SAN JOSE, Calif. (AP) _ The man who tossed a fluffy little dog to its death in a bout of road rage last year was given the maximum sentence Friday: three years behind bars.
The courtroom erupted in applause as Andrew Burnett, 27, was sentenced for throwing the bichon frise named Leo into oncoming traffic after a fender-bender with the dog's owner. He was convicted of animal cruelty last month.
``I'm really sorry for what happened,'' Burnett said. ``If there's anything I could ever say or do to bring back Leo, I would.''
Judge Kevin Murphy rejected Burnett's plea for leniency, saying he feared he could harm someone in the future.
``It's a case of rage-induced violence,'' the judge said. ``I believe that prison can send a message and it can deter.''
Burnett never turned to look at Leo's owner, Sara McBurnett of Incline Village, Nev., during the hearing. McBurnett, who said she has sprinkled Leo's ashes over Lake Tahoe, said Burnett should have gotten 10 years.
``Words can never convey the depth of love I had for my dog Leo,'' McBurnett testified Friday. ``His clear intent was to terrorize me in the fastest and clearest way he could under the circumstances.''
The incident happened following a traffic accident near the San Jose airport in February 2000.
McBurnett and other witnesses testified that Burnett yelled at her, reached through her open car window, grabbed the dog and hurled it into traffic.
The 10-year-old pet was struck seconds later and Burnett sped away.
``It wasn't just a dog to me,'' McBurnett sobbed during the trial. ``For me it was my child. He killed my baby right in front of me.''
Defense attorney Marc Garcia said his client instinctively snatched the dog from the car after it bit him. But he was unanimously convicted, and the judge Friday ridiculed Burnett's claim as ``absolutely ridiculous.''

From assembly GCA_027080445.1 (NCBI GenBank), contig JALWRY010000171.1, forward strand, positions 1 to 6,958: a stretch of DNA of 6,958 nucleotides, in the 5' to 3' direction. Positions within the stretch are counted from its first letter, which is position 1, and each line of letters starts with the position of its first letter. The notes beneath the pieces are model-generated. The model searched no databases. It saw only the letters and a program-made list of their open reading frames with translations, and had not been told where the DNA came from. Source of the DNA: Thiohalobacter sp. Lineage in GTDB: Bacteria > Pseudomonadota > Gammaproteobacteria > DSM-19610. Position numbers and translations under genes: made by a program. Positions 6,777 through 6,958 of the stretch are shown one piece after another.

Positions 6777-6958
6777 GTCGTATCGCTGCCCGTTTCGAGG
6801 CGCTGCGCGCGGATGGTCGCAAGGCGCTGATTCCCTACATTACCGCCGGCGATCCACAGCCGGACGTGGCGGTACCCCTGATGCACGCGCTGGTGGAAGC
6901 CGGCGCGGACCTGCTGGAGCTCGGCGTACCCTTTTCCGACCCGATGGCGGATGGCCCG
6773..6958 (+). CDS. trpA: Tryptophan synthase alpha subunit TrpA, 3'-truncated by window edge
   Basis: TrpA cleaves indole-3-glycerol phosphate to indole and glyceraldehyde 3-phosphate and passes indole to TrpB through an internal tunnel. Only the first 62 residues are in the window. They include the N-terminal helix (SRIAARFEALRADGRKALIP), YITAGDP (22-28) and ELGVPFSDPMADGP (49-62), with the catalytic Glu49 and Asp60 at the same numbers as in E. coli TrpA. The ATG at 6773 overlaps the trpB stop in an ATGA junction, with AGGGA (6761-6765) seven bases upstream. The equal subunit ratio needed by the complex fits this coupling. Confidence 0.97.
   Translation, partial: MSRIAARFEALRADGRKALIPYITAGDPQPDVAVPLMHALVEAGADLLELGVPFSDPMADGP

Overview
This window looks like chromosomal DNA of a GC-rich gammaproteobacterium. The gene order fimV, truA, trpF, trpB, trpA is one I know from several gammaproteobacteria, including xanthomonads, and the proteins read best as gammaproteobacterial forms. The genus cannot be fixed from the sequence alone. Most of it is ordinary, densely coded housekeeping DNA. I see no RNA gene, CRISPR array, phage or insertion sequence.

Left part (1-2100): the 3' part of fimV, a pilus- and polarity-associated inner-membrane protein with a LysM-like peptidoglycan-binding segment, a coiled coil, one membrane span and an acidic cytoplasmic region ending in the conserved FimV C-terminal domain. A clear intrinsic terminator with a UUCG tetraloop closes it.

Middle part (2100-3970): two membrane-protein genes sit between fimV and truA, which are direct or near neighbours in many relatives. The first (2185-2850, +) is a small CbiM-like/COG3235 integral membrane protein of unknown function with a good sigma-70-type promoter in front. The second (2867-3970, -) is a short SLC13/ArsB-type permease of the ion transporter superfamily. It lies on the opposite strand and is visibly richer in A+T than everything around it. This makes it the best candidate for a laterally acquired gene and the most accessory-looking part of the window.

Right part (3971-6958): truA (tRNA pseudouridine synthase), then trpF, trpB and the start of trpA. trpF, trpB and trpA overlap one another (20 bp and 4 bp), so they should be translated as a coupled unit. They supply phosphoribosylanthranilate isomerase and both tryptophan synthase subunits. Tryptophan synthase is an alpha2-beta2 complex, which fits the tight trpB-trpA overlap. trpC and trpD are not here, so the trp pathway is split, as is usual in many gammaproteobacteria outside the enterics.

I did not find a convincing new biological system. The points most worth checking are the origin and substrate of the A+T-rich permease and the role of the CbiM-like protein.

The Santa Clara County Probation Department had recommended a year in jail followed by probation.
The attack led to a widespread search for the dog's killer. The Humane Society was swamped by tips for months and $115,000 in donations were offered as a reward.
Authorities released a sketch of a suspect, but the investigation stalled after McBurnett failed to pick Burnett out of two photo lineups.
Burnett told the ABC News show ''20/20'' he did not come forward because he was nervous. ``I felt that this wasn't a crime, and I thought that it would just blow over,'' he said.
Police said an anonymous e-mail tipped them to Burnett, who has been jailed since Jan. 4 on charges connected to the disappearance of a van from his employer, Pacific Bell, that was filled with $68,000 worth of equipment.
Five people will split the reward money. Some $75,000 will go to John Mora, a San Jose man who witnessed the crime, and four others each will receive $10,000.
Among them was an unnamed person who served with Burnett in the Navy and told the media of a similar incident six years ago when the two were stationed in Puerto Rico.